The Sextant Group recently became part of NV5 Engineering & Technology, resulting in many a good conversation with our new fellow engineers.
For example, what’s to be gained when electrical engineers and IT systems designers collaborate rather than working separately? Senior Electrical Engineer James Montalbano LEED AP BD+C and Principal Consultant for Information Technologies Paul Dooley RCDD, CTS recently chatted about the coordination of their respective disciplines.
What do you see as the primary tangible benefiting the owner/stakeholder of the coordination of IT and power?
Paul: Space, and cost savings. Early coordination defines expectations between IT and electrical designers. This leads to rightsizing of circuits, panels, UPSs, generators…
Jim: …and fire protection, and HVAC. It’s always our goal to have direct contact with the owner at the very beginning of the project to understand their requirements and to help them through the design process so the systems designed suite their needs. When coordination is done correctly, the result is no missed scope or duplication of scope between the IT and electrical drawings.
And what about the architect?
Paul: Again, space saving for the architect. Architects are always trying to fit a space program into a given footprint. There are design efficiencies that can be achieved through coordination that can reduce change orders and keep costs better under control. As Jim said, having one location, one drawing set for specific things can reduce errors. And anytime the design team is doing more coordination they are saving fees because RFIs can take hours out of everyone’s day. And what’s not to love about fewer change orders! [laugher]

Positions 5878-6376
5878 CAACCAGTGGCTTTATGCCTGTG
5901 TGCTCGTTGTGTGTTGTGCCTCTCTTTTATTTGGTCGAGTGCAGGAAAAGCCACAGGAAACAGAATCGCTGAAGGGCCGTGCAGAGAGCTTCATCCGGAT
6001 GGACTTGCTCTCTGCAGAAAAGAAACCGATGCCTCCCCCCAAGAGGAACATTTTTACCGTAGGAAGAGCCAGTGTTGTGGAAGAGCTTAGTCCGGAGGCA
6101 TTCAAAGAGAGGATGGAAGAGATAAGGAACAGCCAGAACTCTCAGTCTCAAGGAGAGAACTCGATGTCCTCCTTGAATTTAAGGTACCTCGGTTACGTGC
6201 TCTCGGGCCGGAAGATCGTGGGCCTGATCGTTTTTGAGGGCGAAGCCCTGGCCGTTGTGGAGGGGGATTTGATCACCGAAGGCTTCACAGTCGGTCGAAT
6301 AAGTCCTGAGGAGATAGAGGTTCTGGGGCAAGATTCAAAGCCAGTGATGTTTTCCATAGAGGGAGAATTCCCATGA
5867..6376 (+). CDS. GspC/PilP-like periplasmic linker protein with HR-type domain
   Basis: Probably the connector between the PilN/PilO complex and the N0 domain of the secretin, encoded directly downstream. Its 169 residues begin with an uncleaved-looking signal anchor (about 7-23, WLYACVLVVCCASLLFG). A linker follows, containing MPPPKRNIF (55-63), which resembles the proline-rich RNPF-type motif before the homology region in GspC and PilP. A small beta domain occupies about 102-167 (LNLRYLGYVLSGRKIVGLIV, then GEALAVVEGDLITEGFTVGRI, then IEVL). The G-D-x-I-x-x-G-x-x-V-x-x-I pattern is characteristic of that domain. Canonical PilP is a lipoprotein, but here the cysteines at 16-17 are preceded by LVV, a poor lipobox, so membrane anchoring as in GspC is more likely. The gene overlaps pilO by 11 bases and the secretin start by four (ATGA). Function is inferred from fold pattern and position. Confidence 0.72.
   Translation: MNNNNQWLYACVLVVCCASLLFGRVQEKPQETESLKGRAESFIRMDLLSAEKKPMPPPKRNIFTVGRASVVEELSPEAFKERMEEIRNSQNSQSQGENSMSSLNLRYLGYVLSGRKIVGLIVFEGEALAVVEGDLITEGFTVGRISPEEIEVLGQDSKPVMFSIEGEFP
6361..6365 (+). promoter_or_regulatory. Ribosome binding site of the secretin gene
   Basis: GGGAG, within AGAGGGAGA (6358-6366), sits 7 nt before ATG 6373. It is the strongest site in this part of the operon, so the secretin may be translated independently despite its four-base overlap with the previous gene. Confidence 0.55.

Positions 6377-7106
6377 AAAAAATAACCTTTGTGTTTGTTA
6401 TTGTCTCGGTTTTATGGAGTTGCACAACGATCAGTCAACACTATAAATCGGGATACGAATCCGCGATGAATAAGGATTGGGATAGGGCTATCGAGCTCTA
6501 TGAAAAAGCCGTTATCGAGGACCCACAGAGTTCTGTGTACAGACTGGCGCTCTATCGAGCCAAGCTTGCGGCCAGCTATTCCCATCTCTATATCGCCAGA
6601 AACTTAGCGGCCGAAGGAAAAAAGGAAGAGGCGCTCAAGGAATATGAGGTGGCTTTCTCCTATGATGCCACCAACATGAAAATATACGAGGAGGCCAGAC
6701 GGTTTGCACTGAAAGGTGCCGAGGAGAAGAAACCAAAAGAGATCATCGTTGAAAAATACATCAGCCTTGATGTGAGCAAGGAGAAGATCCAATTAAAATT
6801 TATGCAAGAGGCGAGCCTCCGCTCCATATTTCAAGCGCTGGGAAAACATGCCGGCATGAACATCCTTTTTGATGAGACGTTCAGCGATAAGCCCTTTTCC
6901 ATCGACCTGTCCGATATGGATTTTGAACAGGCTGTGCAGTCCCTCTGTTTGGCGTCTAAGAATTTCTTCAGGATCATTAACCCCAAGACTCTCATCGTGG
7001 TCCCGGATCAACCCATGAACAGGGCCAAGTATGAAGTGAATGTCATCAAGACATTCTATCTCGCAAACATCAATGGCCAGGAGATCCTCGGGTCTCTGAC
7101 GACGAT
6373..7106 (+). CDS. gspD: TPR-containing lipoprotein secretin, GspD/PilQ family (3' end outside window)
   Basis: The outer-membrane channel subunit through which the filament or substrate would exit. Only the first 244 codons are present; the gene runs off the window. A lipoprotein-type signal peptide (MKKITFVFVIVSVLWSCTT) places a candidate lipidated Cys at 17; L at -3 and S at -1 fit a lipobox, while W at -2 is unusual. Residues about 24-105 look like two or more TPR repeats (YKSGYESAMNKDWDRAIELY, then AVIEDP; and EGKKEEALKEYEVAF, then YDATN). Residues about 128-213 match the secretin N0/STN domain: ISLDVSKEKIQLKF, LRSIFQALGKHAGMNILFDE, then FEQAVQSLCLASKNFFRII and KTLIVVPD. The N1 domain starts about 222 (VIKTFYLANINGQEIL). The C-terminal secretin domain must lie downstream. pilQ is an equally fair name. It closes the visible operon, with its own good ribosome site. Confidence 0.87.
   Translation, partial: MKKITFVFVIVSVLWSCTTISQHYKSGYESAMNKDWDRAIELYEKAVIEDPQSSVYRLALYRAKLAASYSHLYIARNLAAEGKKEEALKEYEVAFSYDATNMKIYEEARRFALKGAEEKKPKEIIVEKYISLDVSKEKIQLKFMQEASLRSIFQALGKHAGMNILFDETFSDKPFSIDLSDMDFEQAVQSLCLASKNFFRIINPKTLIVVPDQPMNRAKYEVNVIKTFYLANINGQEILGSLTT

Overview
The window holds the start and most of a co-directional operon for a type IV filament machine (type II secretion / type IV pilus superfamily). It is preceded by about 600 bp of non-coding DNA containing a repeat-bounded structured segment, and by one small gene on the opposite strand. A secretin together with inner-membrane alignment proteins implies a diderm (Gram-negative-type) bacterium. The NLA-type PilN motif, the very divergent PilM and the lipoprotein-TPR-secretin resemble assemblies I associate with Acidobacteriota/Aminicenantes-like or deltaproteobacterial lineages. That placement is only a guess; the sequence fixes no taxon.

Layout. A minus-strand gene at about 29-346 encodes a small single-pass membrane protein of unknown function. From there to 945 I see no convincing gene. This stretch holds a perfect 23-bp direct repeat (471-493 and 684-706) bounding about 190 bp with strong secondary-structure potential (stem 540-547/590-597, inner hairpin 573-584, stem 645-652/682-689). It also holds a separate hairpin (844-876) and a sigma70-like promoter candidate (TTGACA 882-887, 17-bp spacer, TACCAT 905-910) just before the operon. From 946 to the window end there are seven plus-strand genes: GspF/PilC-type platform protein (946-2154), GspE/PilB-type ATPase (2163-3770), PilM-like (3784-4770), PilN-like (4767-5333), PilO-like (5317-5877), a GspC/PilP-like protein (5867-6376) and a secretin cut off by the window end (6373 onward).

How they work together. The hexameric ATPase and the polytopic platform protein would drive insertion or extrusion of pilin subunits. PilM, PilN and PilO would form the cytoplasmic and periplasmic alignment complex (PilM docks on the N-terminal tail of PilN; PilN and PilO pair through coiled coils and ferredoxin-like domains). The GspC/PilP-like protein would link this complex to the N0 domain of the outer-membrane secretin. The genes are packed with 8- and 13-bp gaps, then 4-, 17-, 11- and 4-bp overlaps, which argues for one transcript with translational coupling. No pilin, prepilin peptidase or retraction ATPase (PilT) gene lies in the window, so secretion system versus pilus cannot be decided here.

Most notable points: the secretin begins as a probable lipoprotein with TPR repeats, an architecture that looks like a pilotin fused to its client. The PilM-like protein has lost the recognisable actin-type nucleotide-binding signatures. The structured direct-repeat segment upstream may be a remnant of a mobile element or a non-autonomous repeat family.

Jim: Indeed — the more we coordinate, the better the outcome. Proper coordination will result in the lighting within IT rooms being in the correct location to properly coordinate with the cable tray and equipment racks for example. Beyond just an electrical-IT coordination effort, it’s also MEP/FP in general: Coordination is important for properly locating sprinkler heads, HVAC ducts and diffusers. Properly coordinating MEP/FP systems can avoid a lot of potential conflicts.
Paul: You could talk about one room, and 90% of what you cover applies to 10 other rooms. Room locations and sizes are very important, both IT and electrical. You don’t want to end up with a room that is undersized or is located below a potential water source such as a restroom or janitor closet for example. It is important to discuss these considerations with the architect early in the project while the interior space layout is being developed so they don’t need to go back and rework their layout just to accommodate adjustments to IT and electrical rooms.
What do the owner and architect gain by having both IT and power designed by a single firm?
Jim: The simple flow of information. The architect and owner only need to go to one engineering firm, which results in faster and more efficient communication. Each group within the company knows exactly what coordination information the other group needs. There is less chance of missed coordination with one company handling all engineering efforts.
From an IT-design perspective, Paul, what’s better about being part of a larger organization?